Doctor Rosemary Barnett

Carolynne Dear has her final checkup with Doctor Rosemary Barnett.

Dr Rosemary Barnett reflects on her time in Hong Kong

Rosemary and husband Tom will soon move back to New Zealand

Sai Kung is sadly set to lose popular long-term residents, Doctors Rosemary Barnett and Tom Buckley. Tom has spent over twenty-five years working in government hospitals across Hong Kong, while his wife Rose has dedicated her time as a GP to the Clearwater Bay and Sai Kung communities, most recently at OT&P Razor Hill.

Rosemary arrived in Hong Kong as a newly graduated doctor while Tom was an anaesthetist in 1988 for “a year or so,” says Rose. “We wanted to travel and we’d seen a TV show at home in New Zealand about the Trans Siberian Express railway, so we thought we’d go to Hong Kong, earn some money and go travelling.” Both doctors were offered work in the Territory (Tom as an anaesthetist at Prince of Wales hospital and Rose as a GP at the then Anderson & Partners clinic in Silverstrand), one year turned into two, and the rest, as they say, is history. Loving the Sai Kung community, the pair eventually moved to government apartments in the area (where The Giverny now stands) in 1992.

Rose took up her current position as GP with OT&P in 1999. During this time they had three children, who are now working and studying in Australia and New Zealand. Tom officially retired one year ago, but has been working at Princess Margaret hospital on an extended two-year contract. He was considering signing up for another two years, when he suddenly fell ill at the end of July this year. The pair decided, finally, it was time to go home. “It was a crystallising moment,” says Rose. “We’ve been saying “oh, we’re going”, and then “oh no we’re not, another two years”, for a while now. I think Tom’s illness has clarified where we really want to be, and that is back in New Zealand.

There have been major events over the last 25 years when Rose says she has never been more grateful for the friends she has made here, who have become her Hong Kong family. “The SARS epidemic in 2003 was momentous for our family,” she says. Tom (bythis time a senior consultant at Prince of Wales) was on the frontline as cases – of what at the time was an unknown virus – came in. “Because they were not sure what they were dealing with, Tom was unable to come home in case he spread the virus. He was living and sleeping in his office, literally dumping his dirty laundry at the back-door for me to boilwash. It was an incredibly unstable time, people were leaving Hong Kong in droves and there was talk of the Territory being quarantined.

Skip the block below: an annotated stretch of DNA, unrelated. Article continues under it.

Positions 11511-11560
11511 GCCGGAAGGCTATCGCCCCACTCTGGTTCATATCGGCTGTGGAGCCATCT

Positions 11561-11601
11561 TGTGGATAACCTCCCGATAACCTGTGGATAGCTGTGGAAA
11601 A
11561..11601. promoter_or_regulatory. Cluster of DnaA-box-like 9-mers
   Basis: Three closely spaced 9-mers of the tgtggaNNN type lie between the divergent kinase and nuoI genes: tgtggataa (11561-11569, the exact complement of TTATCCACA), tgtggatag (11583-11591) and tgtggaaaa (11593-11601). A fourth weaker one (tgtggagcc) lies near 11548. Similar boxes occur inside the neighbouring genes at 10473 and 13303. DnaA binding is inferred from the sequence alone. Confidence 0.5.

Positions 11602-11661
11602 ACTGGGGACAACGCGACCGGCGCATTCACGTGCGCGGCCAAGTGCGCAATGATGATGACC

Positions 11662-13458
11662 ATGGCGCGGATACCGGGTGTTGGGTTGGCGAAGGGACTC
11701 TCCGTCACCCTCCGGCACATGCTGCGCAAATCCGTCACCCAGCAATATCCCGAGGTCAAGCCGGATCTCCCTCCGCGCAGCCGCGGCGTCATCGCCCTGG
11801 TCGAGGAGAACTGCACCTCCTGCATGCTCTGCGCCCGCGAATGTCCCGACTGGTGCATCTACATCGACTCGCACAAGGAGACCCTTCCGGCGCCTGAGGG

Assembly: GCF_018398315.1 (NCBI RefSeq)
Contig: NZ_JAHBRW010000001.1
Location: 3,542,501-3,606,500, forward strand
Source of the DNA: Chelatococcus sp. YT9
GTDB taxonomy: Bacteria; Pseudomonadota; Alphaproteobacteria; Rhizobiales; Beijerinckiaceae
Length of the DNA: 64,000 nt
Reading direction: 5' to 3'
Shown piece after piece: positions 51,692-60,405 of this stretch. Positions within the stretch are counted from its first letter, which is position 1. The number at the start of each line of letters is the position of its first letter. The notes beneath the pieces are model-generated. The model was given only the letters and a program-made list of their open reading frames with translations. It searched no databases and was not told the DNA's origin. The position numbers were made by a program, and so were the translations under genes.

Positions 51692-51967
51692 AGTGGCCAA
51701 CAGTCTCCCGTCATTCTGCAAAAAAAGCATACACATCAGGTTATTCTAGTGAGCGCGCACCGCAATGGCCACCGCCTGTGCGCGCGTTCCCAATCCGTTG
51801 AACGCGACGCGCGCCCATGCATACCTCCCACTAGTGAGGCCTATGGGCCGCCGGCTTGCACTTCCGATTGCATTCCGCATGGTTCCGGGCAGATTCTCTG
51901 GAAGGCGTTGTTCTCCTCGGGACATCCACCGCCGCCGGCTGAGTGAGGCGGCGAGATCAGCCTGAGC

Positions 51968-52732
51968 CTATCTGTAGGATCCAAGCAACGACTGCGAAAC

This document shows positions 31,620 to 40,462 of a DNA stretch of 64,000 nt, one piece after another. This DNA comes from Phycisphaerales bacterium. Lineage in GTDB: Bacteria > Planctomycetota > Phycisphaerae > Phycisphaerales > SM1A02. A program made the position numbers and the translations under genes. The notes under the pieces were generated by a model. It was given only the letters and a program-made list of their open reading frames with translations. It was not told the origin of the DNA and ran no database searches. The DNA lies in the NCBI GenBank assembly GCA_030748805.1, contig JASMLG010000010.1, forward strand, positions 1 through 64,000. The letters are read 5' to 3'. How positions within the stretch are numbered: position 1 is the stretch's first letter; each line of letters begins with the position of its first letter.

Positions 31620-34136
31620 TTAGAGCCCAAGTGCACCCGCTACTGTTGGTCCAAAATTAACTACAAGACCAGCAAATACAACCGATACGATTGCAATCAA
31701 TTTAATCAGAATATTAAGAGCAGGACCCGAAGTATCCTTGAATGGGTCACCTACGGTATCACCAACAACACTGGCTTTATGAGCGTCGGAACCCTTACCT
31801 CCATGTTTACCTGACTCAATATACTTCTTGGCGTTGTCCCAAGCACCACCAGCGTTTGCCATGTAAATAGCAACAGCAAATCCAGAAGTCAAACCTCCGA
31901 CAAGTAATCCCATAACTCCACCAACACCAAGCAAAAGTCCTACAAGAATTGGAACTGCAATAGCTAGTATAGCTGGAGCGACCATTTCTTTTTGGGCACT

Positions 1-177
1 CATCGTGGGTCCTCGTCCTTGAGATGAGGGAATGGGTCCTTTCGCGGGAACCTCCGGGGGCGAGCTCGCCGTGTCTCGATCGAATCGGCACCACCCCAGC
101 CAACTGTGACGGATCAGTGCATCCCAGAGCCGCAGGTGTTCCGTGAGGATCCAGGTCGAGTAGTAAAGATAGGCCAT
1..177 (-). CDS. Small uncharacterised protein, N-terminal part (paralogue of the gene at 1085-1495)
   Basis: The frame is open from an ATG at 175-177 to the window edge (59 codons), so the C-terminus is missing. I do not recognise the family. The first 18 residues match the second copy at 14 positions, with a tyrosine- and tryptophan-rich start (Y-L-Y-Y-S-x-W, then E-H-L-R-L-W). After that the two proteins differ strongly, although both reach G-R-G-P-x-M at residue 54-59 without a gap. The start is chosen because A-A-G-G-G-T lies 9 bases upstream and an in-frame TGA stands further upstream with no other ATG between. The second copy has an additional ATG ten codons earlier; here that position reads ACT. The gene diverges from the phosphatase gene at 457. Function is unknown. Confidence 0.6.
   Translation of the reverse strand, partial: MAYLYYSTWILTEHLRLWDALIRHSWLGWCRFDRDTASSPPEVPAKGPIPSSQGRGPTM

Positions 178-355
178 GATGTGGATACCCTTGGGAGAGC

Another special memory was the handover of Hong Kong to China in 1997. “We were invited to the most lavish ball I have ever attended,” Rose recalls. “It was a night of mixed emotions, but I will never forget the poignant sight of Prince Charles and Chris Patten, standing in the rain at Tamar, rolling up the Union flag. There was lots of celebration, but also lots of sadness.”

“I also will miss our annual Christmas Eve carols, the fun nights I’ve spent with girlfriends in Sai Kung square, and the community we’ve been involved with at Resurrection Church. I think it’s going to be tough replicating what we have here”.

Rose will also miss her day-to-day job and colleagues. “I will miss the staff at OT&P. I have been working with head nurse Betty since 1999, and have been blessed to have been working with such a special group of people, whose smiles, laughter and care for each other and for the patients is incredible. Dr Helen and Dr Simon are dedicated doctors, supportive colleagues and good friends. I will miss this special team.”

Rose hopes to continue her work with OT&P in the future, with planned trips back to Hong Kong. Other projects include charity medical work, learning jazz piano, playing golf and completing a ski instructor course. And the trip on the Trans Siberian Express? “It’s still on the bucket list!” she laughs.